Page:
When our economy grows, we can provide the welfare services that are needed by the Finnish people while achieving more balanced public finances at the same time,” Finnish Forest Industries Federation Chairman Kari Jordan said the Federation’s seminar Exports produce one half of our welfare – What does this mean for the industrial policies of the next government in Helsinki on March 1, 2011.
The forest industry of Finland is recovering briskly from the economic downturn and concurrent structural change. The continuation of favourable developments is, however, largely dependent on the decisions domestic politicians make in the near future.
“Even though overall supply and demand are settled mostly in the export markets, the costs of raw material, labour and energy are determined in Finland. The forest industry generates one-fifth of Finland’s export revenues using these ingredients,” Mr. Jordan pointed out.
The forest industry’s Forum for the Future, which brings together the employer and employee organisations of the forest-based sector, has determined six issues that will, when realised, promote economic growth, provide jobs around Finland and generate vital export revenues in the government term following the next general elections:
1. Refunding energy taxes to energy-intensive industries must be increased
Existing climate and energy policy decisions have already increased the forest industry’s annual energy tax bill to €130 million. The tax refund system for export industries must be amended to provide us with an equal footing with competitor countries and companies.
2. Supply of reasonably priced electricity must be ensured
Nuclear power investments are vital for the export sector and must be realised as planned, without adding profitability-eroding new taxes or charges retroactively.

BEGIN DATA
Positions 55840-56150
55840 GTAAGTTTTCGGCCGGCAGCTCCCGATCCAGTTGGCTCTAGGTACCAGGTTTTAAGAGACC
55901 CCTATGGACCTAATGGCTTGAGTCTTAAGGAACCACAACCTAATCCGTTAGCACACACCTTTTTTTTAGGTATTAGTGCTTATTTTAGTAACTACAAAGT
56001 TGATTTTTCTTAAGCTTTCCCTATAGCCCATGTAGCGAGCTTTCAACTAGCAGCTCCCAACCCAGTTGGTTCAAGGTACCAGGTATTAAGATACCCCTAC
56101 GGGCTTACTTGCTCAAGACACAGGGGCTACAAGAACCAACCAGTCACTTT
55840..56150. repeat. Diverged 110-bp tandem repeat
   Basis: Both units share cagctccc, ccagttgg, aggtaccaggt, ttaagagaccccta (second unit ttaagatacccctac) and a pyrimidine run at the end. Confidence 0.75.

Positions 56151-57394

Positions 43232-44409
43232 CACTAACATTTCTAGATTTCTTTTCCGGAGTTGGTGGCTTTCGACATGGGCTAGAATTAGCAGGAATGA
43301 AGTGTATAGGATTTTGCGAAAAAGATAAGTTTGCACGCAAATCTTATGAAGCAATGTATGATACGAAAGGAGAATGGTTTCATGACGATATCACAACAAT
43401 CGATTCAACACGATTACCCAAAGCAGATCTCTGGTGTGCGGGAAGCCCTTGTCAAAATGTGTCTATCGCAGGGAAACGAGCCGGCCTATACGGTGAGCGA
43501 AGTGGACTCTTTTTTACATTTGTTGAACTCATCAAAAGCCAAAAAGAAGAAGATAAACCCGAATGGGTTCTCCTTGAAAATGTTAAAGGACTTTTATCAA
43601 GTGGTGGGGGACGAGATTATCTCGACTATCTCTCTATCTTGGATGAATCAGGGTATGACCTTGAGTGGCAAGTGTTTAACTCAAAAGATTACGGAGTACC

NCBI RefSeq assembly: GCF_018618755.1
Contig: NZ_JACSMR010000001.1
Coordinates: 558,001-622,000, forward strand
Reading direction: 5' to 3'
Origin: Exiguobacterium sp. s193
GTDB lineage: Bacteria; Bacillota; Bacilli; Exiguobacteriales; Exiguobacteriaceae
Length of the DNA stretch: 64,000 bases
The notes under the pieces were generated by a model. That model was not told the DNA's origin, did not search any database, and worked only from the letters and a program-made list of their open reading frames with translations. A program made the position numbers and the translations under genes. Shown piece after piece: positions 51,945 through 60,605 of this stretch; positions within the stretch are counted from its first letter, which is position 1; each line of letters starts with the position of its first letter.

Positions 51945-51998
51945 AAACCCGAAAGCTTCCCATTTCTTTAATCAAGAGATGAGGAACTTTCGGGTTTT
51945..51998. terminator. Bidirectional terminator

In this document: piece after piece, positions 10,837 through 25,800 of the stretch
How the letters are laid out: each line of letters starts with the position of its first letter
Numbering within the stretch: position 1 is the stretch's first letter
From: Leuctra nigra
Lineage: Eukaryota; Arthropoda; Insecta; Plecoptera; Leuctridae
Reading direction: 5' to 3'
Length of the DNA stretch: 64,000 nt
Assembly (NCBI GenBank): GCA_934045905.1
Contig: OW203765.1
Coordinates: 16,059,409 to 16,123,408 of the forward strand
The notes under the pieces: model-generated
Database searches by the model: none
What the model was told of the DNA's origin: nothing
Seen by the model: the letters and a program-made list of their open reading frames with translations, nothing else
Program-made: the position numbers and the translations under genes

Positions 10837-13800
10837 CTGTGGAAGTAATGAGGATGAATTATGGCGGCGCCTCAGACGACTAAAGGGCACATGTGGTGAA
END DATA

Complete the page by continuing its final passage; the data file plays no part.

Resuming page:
3. Impact of peat tax and subsidies for the energy utilisation of wood must be kept under close observation
The government must establish a mechanism – as suggested already earlier by the Federation – for observing how subsidies and taxes affect the timber market. Subsidies, which distort the timber market, must be amended when necessary.
4. Effectiveness of wood production and functionality of timber market in need of improvement
Increasing the forest utilisation rate and facilitating the market entry of wood necessitate the development of forest ownership structures to enable the steady flow of wood into the markets.
5. Condition of transport network must be improved and the cost of transport lowered
The effectiveness of transports must be safeguarded by taking better care of the usability of the rail and minor road networks. The cost burden that fuel tax hikes have caused on goods transports and the operation of work machines must be alleviated. The harmful impacts that the decision to lower the sulphur content in sea transport fuels will have on the export sector of Finland must be prevented.
6. The use of wood as an ecological construction material must be promoted
The environmental impacts of public building projects must be analysed according to the actual lifespan of buildings, taking into consideration also the manufacture of building materials and intermediate products.
“Post-election decisions must focus on the promotion of growth and increased exports as well as establish a setting that attracts innovations to Finland. This will safeguard our ability to pay for the welfare services that are needed by the people also in the future,” Chairman of the Board, Mr. Kari Jordan stressed.
Timo Jaatinen, Director General, Finnish Forest Industries Federation; +358 9 132 66 00
Fossil fuels should be replaced with bioenergy – more wood required for processing and energy generation